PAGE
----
BENNETT: The Mines of Sulphur
Kristopoher Irmiter (Braxton/Sherrin); Beth Clayton (Rosalind); Brandon Javanovich (Boconnion); James Maddalena (Tovey); Doroth Byrne (Leda); Brian Anderson (Fenney); Michael Todd Simpson (Tooley); Caroline Worra (Jenny); Glimmerglass Opera Orch/Stewart Robertson, cond.
CHANDOS CHSA 5036 (2 disks) TT: 56:42 & 50:26

MacMILLAN: Seven Last Words from the Cross. On the Annunciation of the Blessed Virgin. Te Deum.
Polyphony; Britten Sinfonia; James Vivian, organist; Stephen Layton, cond.

GÓRECKI: Symphony No. 3. Canticum Graduum, Op. 27.
Ingrid Perruche, soprano; Sinfonia Varsovia/Alain Altinoglu, cond.
NÄIVE SACD V 5019 TT: 64:05

Richard Rodney Bennett's rather macabre opera Mines of Sulplhur was warmly greeted when premiered in 1965 in London with Colin Davis conducting and enjoyed considerable success. For whatever reason, it disappeared from the opera world until a recent major production by Glimmerglass Opera which was highly praised and can be heard by all via this Chandos issue. Bennett has a particular affinity for the opera as it takes place in West County where he was born in 1936. The libretto by Beverley Cross takes place in an old rotting manor where the old landowner Braxton keeps the gypsy girl Rosalind who manages to escape and returns with the military deserter Bocconnion and the tramp Tovey to rob and kill Braxton. Then a theater troup arrives looking for shelter and agrees to perform as payment for their keep, and during this play within a play the troupe reveals they know of Boconnion's crimes. The opera ends with the impending demise of all and a vain prayer to God for mercy. The 12-tone technique is effectively used to create the dark brooding atmosphere of the plot. The composer said there could not be a better production of his opera either dramatically or musically than this one presented by Glimmerglass Opera. The Chandos sound is what one would expect, vividly recreating the atmosphere of a staged production. A complete libretto is provided in English, French and German. I wish the label had instead released on SACD some of their other spectacular recordings (Arnold symphonies, for example), but perhaps eventually these quality recordings will show up in the new format.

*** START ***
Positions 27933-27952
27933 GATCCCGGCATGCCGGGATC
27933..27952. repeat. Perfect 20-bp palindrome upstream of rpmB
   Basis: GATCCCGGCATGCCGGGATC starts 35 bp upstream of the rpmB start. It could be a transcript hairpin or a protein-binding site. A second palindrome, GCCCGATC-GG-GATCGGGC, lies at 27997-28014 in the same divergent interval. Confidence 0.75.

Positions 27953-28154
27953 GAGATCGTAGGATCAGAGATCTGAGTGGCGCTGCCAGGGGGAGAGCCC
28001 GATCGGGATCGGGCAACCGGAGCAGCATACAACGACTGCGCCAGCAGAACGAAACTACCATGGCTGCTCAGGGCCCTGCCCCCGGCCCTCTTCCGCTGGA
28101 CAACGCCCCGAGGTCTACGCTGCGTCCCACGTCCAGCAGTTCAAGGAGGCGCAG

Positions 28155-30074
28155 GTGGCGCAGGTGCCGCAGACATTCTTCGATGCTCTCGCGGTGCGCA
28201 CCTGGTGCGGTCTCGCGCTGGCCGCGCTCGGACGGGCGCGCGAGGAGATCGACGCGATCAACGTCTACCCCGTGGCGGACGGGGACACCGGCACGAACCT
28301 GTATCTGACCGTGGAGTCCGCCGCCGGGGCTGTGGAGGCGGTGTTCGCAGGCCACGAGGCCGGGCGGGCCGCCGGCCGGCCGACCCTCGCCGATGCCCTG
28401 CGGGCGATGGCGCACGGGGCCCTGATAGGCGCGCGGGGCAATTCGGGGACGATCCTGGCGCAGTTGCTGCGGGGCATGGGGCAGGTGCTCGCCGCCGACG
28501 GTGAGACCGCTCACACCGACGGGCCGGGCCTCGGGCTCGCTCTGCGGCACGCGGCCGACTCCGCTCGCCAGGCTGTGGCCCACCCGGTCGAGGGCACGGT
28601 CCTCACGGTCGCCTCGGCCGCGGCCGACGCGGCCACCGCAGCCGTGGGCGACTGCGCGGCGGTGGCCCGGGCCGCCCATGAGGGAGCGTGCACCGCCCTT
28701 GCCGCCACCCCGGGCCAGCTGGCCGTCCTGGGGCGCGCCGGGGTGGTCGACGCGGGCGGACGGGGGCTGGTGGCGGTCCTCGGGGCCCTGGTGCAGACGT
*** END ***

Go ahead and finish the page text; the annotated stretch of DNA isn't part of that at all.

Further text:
Stephen Layton and his first-class Polyphoney chorus can be heard on this fine new Hyperion issue of music of youngish (b. 1959) British composer James McMillan. The major work is his setting of Seven Last Words from the Cross, a 47-minute work which was commissioned by the BBC in 1994 for television presentation. On the Annunciation of the Blessed Virgin followed in 1997, and Te Deum was composed in 2001 to mark the occasion of the Queen's Golden Jubilee. Influenced by works of Shostakovich and, in particular, Messiaen, MacMillan's choral writing is distinct and powerful. Mark Brown produced these recordings in two venues: St. Jude-on-the-Hill, Hampstead Gardens Suburb, April 1/2, 2004 (Seven Last Words), and Temple Church in London, July 30, 2003. The chorus is in front , with a sonic picture that well captures church acoustics, and low organ notes are impressive. Complete texts are provided in English, French and German.

The record world was pleasantly surprised in 1992 when Nonesuch's recording of Gorecki's Symphony No. 3 performed by soprano Dawn Upshaw with the London Sinfonietta directed by David Zinman became one of the best-selling classical CDs of the year. Since that time, a number of others recordings have appeared but none finer than this Näive issue which offers not only the symphony, but Canticum Graduum. Gorecki's brooding "symphony of sorrowful songs," contains three sombre movements in each of the soprano soloist is heard singing of a woman's response to death. The mass appeal of this work has always eluded me, but it sounds better than ever in this fine new recording which beautifully captures the quiet string sonorities so important in it. It is doubtful admirers of the symphony will also enjoy Canticum Graduum. This was composed in 1969, seven years before the symphony. It begins and ends softly with rising and falling masses of dissonant sound that most will find grating to the ear.

R.E.B. (February 2006)